The author of the Pisan Chronicle Add MS 10027 relied heavily on a variety of time-based indicators - what we have called temporal markers - to construct the historical narrative of his city and move his story line from one event to the next. As readers make their way through the text, the variety or types of temporal markers employed by the author in turn invite a series of questions such as, “When does the author use a liturgical temporal marker instead of a secular one?” or “What are the implications of defining time in relation to a person or group instead of a calendrical date?”
In some parts of the chronicle, temporal markers of vastly different scope are piled one on top of the other to inform readers about what occurred in the story at varying granularities of time. The frequent reference within the manuscript to state officials like consul, capitano di guerra, or podestà, and the length of time they remained in office, suggests that temporal markers might also function to demarcate an extended period of time (duration) as opposed to pinpointing a specific moment, what this project has termed a timestamp. At times, temporal markers referred back to a person or event mentioned previously in the text, so that they relied upon the internal logic of the text itself, a function the project describes as self-reference.
By no means exhaustive, the system of categorization was formed in response to the questions that developed during the transcription phase and is predicated on a hierarchy of subject classifications. While there are many criteria by which temporal markers might be organized, these three in particular-- type, function, and granularity--best reflect the temporal organization employed in the text by the author; that is, his way of reckoning time. By tagging each of these marker found in the text using FromThePage, a master list with the tagged subjects was compiled as a dataset and then used to search for patterns of temporal-marker use over the whole chronicle.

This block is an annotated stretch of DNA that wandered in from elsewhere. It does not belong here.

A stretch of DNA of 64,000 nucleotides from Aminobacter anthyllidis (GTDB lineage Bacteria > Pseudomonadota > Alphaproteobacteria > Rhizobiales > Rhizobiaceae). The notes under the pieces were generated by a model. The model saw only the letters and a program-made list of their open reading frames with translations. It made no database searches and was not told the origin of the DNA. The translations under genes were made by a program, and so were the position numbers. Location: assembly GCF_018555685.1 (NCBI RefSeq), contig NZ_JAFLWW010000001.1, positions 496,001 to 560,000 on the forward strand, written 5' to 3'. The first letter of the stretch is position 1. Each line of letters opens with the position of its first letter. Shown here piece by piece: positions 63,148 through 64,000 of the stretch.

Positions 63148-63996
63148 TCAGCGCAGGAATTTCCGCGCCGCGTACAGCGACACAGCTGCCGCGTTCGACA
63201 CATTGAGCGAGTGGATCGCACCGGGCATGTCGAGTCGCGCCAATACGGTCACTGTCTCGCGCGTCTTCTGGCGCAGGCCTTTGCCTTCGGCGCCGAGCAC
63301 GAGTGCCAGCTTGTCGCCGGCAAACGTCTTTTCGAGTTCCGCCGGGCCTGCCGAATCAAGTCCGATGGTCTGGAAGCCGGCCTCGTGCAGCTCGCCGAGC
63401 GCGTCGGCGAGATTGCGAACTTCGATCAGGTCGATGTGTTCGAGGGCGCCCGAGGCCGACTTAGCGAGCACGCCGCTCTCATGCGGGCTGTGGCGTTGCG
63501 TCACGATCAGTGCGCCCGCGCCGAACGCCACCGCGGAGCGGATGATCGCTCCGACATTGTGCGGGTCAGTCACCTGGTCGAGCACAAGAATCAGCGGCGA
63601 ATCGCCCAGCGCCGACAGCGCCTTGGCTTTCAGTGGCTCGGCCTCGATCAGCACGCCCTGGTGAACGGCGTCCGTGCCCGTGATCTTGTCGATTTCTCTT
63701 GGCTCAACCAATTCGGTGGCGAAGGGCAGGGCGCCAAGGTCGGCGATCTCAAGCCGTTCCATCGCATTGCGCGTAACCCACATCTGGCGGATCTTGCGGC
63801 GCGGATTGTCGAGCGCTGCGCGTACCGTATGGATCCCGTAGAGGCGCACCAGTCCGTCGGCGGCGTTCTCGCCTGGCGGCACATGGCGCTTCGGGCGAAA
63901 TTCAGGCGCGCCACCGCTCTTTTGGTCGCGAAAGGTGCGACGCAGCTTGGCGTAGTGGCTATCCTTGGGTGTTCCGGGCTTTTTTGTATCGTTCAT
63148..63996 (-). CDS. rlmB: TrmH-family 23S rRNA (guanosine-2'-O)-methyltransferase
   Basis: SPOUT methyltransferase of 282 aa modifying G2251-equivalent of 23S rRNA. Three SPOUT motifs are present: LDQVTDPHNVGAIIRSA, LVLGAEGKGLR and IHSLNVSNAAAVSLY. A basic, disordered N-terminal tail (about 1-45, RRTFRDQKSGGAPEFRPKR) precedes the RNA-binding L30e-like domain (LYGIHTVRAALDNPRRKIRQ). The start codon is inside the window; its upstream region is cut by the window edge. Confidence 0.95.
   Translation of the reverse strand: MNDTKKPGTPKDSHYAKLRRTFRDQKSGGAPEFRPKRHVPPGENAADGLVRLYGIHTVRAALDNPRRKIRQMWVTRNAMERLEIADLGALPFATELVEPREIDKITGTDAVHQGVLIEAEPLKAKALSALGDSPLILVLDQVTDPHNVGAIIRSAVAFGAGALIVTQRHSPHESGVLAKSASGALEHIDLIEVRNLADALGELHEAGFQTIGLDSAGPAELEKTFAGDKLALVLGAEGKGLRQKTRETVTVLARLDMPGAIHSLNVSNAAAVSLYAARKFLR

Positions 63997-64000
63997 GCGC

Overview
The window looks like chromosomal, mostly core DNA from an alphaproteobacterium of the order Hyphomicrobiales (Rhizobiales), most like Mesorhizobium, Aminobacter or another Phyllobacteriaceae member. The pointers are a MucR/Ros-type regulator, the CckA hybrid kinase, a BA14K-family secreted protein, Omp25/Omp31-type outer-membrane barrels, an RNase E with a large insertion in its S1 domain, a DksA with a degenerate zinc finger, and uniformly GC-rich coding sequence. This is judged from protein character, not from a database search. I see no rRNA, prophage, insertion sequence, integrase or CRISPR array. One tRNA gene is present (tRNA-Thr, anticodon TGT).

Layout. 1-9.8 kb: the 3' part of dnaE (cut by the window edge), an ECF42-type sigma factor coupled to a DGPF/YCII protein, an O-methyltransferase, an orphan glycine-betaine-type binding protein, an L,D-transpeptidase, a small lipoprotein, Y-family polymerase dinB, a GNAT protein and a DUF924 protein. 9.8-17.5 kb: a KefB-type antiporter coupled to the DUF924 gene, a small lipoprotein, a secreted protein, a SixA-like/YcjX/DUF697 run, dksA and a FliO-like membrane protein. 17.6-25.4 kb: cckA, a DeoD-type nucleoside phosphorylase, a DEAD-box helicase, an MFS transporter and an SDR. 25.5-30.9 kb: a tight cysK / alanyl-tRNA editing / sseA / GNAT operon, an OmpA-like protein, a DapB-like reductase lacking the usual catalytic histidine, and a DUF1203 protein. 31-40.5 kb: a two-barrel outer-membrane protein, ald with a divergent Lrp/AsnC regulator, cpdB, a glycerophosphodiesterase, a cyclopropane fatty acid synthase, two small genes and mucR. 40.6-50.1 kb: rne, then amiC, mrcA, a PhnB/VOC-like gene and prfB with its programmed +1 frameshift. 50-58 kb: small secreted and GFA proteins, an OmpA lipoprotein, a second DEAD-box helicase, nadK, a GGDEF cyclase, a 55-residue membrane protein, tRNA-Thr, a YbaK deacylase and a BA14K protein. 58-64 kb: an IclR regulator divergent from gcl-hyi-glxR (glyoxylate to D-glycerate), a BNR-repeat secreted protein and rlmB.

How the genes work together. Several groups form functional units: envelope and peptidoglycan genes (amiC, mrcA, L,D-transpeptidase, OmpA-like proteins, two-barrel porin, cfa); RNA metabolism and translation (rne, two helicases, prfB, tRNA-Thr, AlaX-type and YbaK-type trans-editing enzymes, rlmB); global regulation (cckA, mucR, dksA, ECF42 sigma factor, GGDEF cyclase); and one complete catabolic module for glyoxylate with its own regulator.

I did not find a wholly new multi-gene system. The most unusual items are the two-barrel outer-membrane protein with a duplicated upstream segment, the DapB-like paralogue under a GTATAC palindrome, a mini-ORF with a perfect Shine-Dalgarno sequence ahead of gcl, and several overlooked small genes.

A few simple visualizations reveal some basic information about how the author used temporal markers in his narrative.
First, the total number of temporal markers fluctuates greatly from page to page; often, a page with a large number of temporal markers (such as ff. 8r, 10r, 34r, 35v, 37r) are flanked by pages with few or none.
Also, each category has one class that comprises the vast majority of the temporal markers: timestamp is the most common type of marker for function, year for granularity, and calendrical marker for type, as is made clear in the color-coded charts below. The analysis thus focused on concentrations of classes other than these powerhouse players: such as the appearance of liturgical markers on f. 15r and ff. 37r-39r, and the concentration of self-reference in ff. 7v-10v.
As useful as these preliminary visualizations are for orienting the trajectory of our analysis, they nevertheless have their shortcomings. Foremost among them is that they only address distribution by page, not by the narrative organization of the text. To get the most accurate read of the temporal layout of the manuscript, we must respect the narrative units of the text as we conduct our analysis. Thus, it was important for us to pivot away from thinking of our manuscript in terms of pages and toward imagining it terms of episodes.
When adjusted to reflect the lengths of each episode and the number of temporal markers within it, new trends emerge that allow us to narrow our focus even more and select certain portions of the text for closer study. The following page will explain in more depth the way we defined and identified these episodes, and the usefulness of an episode-conscious approach to the text.